Like many of you, the recent murders of George Floyd, Breonna Taylor, Ahmaud Arbery, Tony McDade, Mike Ramos and countless others have left us heartbroken and full of anguish. Their stories are painfully familiar. There have been too many occasions that we have silently witnessed black and brown lives being taken, and instead of demanding justice, we move on with business as usual. This time is different. The outcry across the country and the world has reignited our conscience and is causing us to reflect honestly and engage with the injustices and oppressive systems that we have built as a society. 

We stand in solidarity with and beside those calling for justice and structural change. We mourn the murders of George Floyd, Breonna Taylor, Ahmaud Arbery, Tony McDade, Mike Ramos and all victims of racial injustice and police brutality.

We take responsibility for the fact that Code Studio is an active participant in this broken system. Our leadership is white and our staff are mostly white. The majority of our clients, collaborators and stakeholder groups that we work with are white. We are a part of an industry with a long history of oppressing black and brown people, an industry that continues to do so today. We are also part of a political and bureaucratic system that continues to fortify white privilege while disregarding the basic human needs of people of color.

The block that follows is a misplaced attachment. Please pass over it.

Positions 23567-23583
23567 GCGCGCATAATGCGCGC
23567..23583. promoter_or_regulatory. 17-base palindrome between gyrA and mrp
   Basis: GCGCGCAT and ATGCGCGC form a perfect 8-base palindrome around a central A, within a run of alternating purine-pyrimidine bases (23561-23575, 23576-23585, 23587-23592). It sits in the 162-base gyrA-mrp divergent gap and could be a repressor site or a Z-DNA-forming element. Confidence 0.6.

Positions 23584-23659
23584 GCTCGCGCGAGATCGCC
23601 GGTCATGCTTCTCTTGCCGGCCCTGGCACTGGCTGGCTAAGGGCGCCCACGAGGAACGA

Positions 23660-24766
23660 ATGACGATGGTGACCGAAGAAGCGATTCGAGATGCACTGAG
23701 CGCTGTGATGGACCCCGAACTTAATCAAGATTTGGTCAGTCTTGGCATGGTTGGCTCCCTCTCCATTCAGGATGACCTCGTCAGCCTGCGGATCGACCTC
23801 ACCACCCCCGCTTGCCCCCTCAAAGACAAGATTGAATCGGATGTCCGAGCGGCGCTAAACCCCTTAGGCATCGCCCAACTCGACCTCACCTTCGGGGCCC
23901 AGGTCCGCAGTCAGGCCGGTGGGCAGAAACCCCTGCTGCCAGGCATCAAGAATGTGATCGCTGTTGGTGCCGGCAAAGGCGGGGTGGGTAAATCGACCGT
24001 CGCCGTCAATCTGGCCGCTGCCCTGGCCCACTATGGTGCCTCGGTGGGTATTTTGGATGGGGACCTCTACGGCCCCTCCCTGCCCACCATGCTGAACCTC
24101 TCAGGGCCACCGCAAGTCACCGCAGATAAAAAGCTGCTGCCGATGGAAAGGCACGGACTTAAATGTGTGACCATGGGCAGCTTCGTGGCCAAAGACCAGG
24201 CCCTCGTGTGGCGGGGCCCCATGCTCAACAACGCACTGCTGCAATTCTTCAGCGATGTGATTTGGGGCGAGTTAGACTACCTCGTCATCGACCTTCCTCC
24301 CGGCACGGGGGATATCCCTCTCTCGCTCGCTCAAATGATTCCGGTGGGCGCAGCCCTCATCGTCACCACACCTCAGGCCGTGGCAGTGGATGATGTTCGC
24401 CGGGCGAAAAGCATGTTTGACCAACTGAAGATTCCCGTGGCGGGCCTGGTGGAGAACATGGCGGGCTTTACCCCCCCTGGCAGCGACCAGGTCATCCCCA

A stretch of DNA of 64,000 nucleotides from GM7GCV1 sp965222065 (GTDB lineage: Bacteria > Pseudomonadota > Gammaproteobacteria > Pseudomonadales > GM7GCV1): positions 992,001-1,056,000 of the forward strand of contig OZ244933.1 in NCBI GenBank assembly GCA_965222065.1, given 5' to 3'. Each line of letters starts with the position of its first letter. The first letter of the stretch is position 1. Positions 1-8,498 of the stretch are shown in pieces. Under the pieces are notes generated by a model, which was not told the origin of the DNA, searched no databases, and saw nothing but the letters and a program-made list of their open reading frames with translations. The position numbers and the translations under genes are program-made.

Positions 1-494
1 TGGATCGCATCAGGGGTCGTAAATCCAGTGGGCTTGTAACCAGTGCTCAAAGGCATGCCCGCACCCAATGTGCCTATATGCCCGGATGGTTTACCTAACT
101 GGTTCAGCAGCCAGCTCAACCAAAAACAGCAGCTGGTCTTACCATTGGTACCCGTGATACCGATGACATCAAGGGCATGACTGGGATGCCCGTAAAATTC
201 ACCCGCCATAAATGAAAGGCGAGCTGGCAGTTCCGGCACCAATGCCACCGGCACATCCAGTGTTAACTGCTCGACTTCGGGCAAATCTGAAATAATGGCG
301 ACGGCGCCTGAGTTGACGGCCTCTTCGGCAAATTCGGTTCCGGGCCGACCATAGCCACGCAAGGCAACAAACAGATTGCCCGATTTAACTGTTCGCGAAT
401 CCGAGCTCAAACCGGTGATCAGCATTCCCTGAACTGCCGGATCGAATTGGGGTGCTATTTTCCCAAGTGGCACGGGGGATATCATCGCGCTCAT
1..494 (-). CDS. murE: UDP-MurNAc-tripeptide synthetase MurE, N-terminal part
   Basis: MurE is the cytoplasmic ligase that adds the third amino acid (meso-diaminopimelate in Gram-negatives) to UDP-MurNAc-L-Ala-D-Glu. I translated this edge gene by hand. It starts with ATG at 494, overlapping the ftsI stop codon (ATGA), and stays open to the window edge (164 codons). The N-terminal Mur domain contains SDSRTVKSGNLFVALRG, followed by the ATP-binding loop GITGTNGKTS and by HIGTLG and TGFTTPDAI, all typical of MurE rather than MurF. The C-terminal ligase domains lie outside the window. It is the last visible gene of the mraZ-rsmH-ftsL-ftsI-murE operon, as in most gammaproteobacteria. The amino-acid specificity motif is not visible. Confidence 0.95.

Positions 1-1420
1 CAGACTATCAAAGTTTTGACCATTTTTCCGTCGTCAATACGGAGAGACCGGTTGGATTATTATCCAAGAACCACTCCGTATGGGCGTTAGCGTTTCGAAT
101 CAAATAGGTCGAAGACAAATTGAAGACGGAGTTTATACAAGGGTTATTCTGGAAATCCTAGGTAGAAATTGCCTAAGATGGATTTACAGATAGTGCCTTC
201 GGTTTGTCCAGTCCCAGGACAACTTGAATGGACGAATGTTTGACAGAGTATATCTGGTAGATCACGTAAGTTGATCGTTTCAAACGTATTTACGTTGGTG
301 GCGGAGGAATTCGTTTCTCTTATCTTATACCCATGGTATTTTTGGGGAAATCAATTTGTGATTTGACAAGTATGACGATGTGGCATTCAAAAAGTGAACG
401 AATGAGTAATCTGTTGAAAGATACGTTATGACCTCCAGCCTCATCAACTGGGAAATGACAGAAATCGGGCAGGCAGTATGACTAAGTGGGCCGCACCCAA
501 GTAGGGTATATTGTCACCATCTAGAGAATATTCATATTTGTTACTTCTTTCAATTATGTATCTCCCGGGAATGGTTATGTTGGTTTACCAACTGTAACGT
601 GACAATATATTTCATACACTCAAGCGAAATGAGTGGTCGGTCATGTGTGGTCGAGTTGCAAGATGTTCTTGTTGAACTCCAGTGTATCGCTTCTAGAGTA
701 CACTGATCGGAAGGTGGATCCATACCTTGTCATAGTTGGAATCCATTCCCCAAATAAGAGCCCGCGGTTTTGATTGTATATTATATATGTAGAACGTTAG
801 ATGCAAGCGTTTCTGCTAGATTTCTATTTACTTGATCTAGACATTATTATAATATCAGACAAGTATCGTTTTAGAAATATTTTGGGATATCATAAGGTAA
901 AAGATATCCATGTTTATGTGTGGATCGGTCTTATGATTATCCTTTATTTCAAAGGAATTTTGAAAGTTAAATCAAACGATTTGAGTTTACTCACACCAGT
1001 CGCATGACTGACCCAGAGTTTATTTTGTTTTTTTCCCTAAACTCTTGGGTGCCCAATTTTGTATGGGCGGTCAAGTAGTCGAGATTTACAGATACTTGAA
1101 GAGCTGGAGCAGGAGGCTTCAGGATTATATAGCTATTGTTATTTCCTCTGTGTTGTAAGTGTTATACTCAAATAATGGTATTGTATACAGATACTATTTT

While policing may be at the forefront of the conversation, zoning is among the powerful systems perpetuating racial injustice. Code Studio has at times been silent, contributing to the injustices caused by zoning. We have a lot of work to do, and we owe a large debt to black and brown communities.

While Code Studio has worked to promote housing equity and inclusive community engagement in our work, this alone is insufficient. We must continually evaluate our privileged perspective, raise the voices of black and brown people, and challenge the structural inequities that surround our work. We need to unlearn and re-examine the things that we think we know about our cities.

We are committed to taking the following actions:

Within Our Own Firm 

  • Actively seek out and hire black, indigenous and people of color (BIPOC).

  • Team with BIPOC-led firms.

  • Educate ourselves and our staff on systemic racism by attending equity-focused conferences.

  • Continually challenge our own personal biases and those of individuals in our office, teams, clients and community.

  • Match employee donations to funds that empower black and brown communities.

With Our Clients and Within Our Community

  • Contribute financially to local equity initiatives.

  • Offer assistance to BIPOC-led groups locally and in our client communities to build capacity around planning, urban design and zoning.

  • Work at reduced rates for communities of color with BIPOC leadership and project managers.

  • Seek out, learn from and amplify the voices that have been historically under-represented in the making of our cities.

  • Focus our work on creating places where all people feel safe.

  • Continually question the intent and impact of each plan or regulation we write.

In the next three months, we will produce an equity action plan that will hold us accountable for meeting these commitments and publish it on our website.

We must do better because Black Lives Matter.

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